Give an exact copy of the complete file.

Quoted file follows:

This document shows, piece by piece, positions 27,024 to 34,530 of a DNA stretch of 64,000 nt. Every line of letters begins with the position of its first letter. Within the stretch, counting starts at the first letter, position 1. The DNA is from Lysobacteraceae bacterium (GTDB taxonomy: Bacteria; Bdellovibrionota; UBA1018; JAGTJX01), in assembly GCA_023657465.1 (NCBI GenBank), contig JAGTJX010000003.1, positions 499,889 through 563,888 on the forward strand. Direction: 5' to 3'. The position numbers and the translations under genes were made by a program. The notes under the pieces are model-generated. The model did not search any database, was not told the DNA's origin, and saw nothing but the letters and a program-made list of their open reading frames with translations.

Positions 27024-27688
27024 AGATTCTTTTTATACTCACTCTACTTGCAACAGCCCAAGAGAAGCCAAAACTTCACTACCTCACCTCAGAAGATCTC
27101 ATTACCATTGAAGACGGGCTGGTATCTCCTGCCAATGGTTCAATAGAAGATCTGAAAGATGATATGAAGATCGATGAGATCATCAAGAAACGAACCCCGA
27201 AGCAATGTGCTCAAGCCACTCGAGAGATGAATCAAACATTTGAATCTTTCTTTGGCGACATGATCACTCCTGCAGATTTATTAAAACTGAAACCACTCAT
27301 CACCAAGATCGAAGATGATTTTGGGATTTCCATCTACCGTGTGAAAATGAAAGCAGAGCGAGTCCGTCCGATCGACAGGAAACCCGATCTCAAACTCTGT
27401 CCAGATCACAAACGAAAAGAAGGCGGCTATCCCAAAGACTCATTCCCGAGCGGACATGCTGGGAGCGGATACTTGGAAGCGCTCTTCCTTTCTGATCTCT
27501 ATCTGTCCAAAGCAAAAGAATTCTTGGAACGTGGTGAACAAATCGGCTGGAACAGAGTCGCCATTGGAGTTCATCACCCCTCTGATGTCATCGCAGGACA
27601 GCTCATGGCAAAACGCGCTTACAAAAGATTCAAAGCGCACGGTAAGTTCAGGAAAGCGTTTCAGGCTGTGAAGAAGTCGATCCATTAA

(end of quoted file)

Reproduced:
This document shows, piece by piece, positions 27,024 to 34,530 of a DNA stretch of 64,000 nt. Every line of letters begins with the position of its first letter. Within the stretch, counting starts at the first letter, position 1. The DNA is from Lysobacteraceae bacterium (GTDB taxonomy: Bacteria; Bdellovibrionota; UBA1018; JAGTJX01), in assembly GCA_023657465.1 (NCBI GenBank), contig JAGTJX010000003.1, positions 499,889 through 563,888 on the forward strand. Direction: 5' to 3'. The position numbers and the translations under genes were made by a program. The notes under the pieces are model-generated. The model did not search any database, was not told the DNA's origin, and saw nothing but the letters and a program-made list of their open reading frames with translations.

Positions 27024-27688
27024 AGATTCTTTTTATACTCACTCTACTTGCAACAGCCCAAGAGAAGCCAAAACTTCACTACCTCACCTCAGAAGATCTC
27101 ATTACCATTGAAGACGGGCTGGTATCTCCTGCCAATGGTTCAATAGAAGATCTGAAAGATGATATGAAGATCGATGAGATCATCAAGAAACGAACCCCGA
27201 AGCAATGTGCTCAAGCCACTCGAGAGATGAATCAAACATTTGAATCTTTCTTTGGCGACATGATCACTCCTGCAGATTTATTAAAACTGAAACCACTCAT
27301 CACCAAGATCGAAGATGATTTTGGGATTTCCATCTACCGTGTGAAAATGAAAGCAGAGCGAGTCCGTCCGATCGACAGGAAACCCGATCTCAAACTCTGT
27401 CCAGATCACAAACGAAAAGAAGGCGGCTATCCCAAAGACTCATTCCCGAGCGGACATGCTGGGAGCGGATACTTGGAAGCGCTCTTCCTTTCTGATCTCT
27501 ATCTGTCCAAAGCAAAAGAATTCTTGGAACGTGGTGAACAAATCGGCTGGAACAGAGTCGCCATTGGAGTTCATCACCCCTCTGATGTCATCGCAGGACA
27601 GCTCATGGCAAAACGCGCTTACAAAAGATTCAAAGCGCACGGTAAGTTCAGGAAAGCGTTTCAGGCTGTGAAGAAGTCGATCCATTAA